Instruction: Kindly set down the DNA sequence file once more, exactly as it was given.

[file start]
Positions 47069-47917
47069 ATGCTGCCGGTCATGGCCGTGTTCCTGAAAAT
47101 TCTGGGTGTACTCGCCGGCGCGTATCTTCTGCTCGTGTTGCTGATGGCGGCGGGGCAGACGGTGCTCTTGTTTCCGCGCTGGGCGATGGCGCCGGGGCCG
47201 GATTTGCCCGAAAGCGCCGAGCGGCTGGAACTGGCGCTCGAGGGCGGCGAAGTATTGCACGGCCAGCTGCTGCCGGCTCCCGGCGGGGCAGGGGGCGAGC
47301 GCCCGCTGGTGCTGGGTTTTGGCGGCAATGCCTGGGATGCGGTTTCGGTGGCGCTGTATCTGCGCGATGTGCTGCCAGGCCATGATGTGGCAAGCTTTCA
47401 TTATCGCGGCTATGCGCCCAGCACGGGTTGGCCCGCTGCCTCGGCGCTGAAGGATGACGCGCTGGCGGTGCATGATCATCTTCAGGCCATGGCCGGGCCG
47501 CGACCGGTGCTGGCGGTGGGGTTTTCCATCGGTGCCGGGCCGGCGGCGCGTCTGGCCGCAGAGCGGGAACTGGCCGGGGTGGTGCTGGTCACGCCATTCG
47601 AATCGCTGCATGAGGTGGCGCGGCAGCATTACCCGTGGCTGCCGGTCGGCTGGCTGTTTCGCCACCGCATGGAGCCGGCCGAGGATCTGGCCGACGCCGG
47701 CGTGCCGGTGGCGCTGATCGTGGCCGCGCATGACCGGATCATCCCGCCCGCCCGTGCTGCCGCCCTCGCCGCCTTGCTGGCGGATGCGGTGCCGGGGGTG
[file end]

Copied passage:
Positions 47069-47917
47069 ATGCTGCCGGTCATGGCCGTGTTCCTGAAAAT
47101 TCTGGGTGTACTCGCCGGCGCGTATCTTCTGCTCGTGTTGCTGATGGCGGCGGGGCAGACGGTGCTCTTGTTTCCGCGCTGGGCGATGGCGCCGGGGCCG
47201 GATTTGCCCGAAAGCGCCGAGCGGCTGGAACTGGCGCTCGAGGGCGGCGAAGTATTGCACGGCCAGCTGCTGCCGGCTCCCGGCGGGGCAGGGGGCGAGC
47301 GCCCGCTGGTGCTGGGTTTTGGCGGCAATGCCTGGGATGCGGTTTCGGTGGCGCTGTATCTGCGCGATGTGCTGCCAGGCCATGATGTGGCAAGCTTTCA
47401 TTATCGCGGCTATGCGCCCAGCACGGGTTGGCCCGCTGCCTCGGCGCTGAAGGATGACGCGCTGGCGGTGCATGATCATCTTCAGGCCATGGCCGGGCCG
47501 CGACCGGTGCTGGCGGTGGGGTTTTCCATCGGTGCCGGGCCGGCGGCGCGTCTGGCCGCAGAGCGGGAACTGGCCGGGGTGGTGCTGGTCACGCCATTCG
47601 AATCGCTGCATGAGGTGGCGCGGCAGCATTACCCGTGGCTGCCGGTCGGCTGGCTGTTTCGCCACCGCATGGAGCCGGCCGAGGATCTGGCCGACGCCGG
47701 CGTGCCGGTGGCGCTGATCGTGGCCGCGCATGACCGGATCATCCCGCCCGCCCGTGCTGCCGCCCTCGCCGCCTTGCTGGCGGATGCGGTGCCGGGGGTG